So you know that post I did last week about my holiday anxieties? Well, I’ve got some more.
This post is a part of Nicole Carman’s mental health-related holiday post series, “Taking Care of your Mental Health during the Holiday Season.” To see the post line-up for the previous and remaining posts in this series, please visit this page on Nicole’s blog, Navigating Darkness. If you enjoy this post, please comment and consider sharing it on social media!
When my family prepares to celebrate the holidays, we prepare hard. Cookies and cakes and stollen are whipped out of the oven in quick succession. Michael Buble is constantly crooning in the background, and real holly and mistletoe are placed carefully on the mantelpiece and doorframes. It’s the one time of the year where we really do go all out.
But…not this year. Instead, I’ve been invited to my partner’s parents house, where things are done very differently. Turkey is banned from the table, decorations are pretty sparse, and Christmas Eve is spent at a Thai restaurant. And that’s giving me quite a lot of anxiety.
It’s not that I don’t like their traditions – I’m firmly in favour of something other than turkey, and I’ve always wanted to play family board games – it’s that I feel like I’m interrupting them. I’ve only known them for two years, and to me that feels like a very short amount of time. I’ve convinced myself that they’d rather that I wasn’t there, and that I will offend someone by accidentally refusing to take part in one of their time-honoured traditions. And while logically I know that they most likely do not think that, and that I won’t be offensive, the anxiety part of my brain is sure that this is, in fact, the case.
It’s not just a family tradition or imposter syndrome thing, too. It’s a bit of a cultural identity thing, as well. I’m originally from Bermuda, a tiny island in the Atlantic. We’ve got a huge range of cultures, and the way we celebrate Christmas reflects that. One of the staples we have on the table is cassava pie (it’s like a sweet meat pie? Look it up!). This is only made at Christmas and Easter, and I’m actually obsessed. We’ve got pink sand Christmas tree decorations from the beaches, and Bermudian Black Seal rum for cocktails. Now that I live in the UK, I obviously can’t celebrate quite the way I used to. (There’s no Christmas boat parade in Somerset!) But being away from my family and the traditions we can do is making me feel more of a cultural outsider than ever.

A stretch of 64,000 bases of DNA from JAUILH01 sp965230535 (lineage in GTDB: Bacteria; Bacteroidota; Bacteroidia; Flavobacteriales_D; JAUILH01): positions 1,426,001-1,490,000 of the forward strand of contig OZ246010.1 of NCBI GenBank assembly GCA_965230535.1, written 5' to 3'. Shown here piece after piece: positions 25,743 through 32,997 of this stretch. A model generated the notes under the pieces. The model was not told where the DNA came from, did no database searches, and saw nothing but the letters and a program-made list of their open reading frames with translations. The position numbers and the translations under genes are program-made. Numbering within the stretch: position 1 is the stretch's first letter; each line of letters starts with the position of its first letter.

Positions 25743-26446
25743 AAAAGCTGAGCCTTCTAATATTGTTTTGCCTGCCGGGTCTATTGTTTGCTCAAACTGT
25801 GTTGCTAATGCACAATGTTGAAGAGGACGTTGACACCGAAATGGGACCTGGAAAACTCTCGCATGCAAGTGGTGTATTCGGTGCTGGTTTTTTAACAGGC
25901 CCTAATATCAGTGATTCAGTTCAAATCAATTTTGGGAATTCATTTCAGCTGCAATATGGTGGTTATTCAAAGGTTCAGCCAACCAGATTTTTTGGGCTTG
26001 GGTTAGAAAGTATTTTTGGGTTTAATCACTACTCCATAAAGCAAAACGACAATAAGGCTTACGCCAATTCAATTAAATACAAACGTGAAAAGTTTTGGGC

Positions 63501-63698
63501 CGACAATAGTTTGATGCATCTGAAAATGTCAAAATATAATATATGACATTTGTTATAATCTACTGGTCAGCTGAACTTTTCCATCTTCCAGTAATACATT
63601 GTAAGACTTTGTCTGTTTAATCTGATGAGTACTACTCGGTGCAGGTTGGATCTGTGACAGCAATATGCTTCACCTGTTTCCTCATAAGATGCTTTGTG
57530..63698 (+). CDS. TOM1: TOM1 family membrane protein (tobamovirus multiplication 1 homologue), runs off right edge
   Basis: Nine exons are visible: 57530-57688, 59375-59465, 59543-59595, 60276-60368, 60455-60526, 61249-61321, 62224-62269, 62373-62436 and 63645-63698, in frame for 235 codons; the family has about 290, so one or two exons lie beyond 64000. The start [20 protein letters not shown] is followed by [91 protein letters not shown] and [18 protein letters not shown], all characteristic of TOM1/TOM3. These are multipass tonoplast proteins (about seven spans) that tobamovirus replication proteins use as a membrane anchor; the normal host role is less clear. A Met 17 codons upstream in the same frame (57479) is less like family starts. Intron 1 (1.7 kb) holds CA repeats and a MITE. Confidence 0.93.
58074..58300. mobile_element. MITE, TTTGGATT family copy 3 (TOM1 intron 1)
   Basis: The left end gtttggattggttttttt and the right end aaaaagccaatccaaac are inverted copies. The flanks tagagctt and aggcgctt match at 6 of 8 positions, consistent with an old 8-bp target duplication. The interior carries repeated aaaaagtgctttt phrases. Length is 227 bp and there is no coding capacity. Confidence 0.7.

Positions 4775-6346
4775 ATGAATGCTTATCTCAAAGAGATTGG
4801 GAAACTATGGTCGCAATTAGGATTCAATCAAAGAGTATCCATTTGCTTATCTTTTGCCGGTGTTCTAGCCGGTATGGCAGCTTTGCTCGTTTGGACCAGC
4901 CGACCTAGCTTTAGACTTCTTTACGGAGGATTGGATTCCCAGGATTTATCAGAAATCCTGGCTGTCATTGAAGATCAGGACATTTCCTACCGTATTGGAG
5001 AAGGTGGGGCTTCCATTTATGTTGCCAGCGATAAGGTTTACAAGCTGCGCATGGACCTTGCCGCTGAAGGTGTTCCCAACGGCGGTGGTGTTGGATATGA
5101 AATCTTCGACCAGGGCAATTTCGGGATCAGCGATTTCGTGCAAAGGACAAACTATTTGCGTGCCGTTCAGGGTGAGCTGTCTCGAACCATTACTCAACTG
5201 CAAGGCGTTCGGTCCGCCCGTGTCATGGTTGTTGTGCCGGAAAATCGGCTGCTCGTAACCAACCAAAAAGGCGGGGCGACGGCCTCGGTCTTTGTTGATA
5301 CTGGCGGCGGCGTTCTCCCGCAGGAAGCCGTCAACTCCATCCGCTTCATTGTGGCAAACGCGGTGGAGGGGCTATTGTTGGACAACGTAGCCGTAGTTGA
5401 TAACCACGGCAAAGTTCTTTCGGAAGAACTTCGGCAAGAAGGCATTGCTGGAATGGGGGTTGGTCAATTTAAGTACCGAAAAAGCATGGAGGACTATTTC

I also think that part of my anxiety is that my family knows my stuff. They know I’m not drinking because of my medications, and won’t push me to drink with them. They know that I sometimes get overwhelmed when in crowds and when a lot of the day is spent socialising. If I need to go to my room for a bit to relax, they’re not worried. My partner’s family knows, to some extent, but I’ve never really explained everything to them. And to be honest? I don’t really want to start at Christmas-time.
I love the holidays, I really do. But with the normal stress of money and presents and socialising, as well as these overwhelming feelings of anxiety about this new Christmas experience? I think the best part of it will be when we go back home.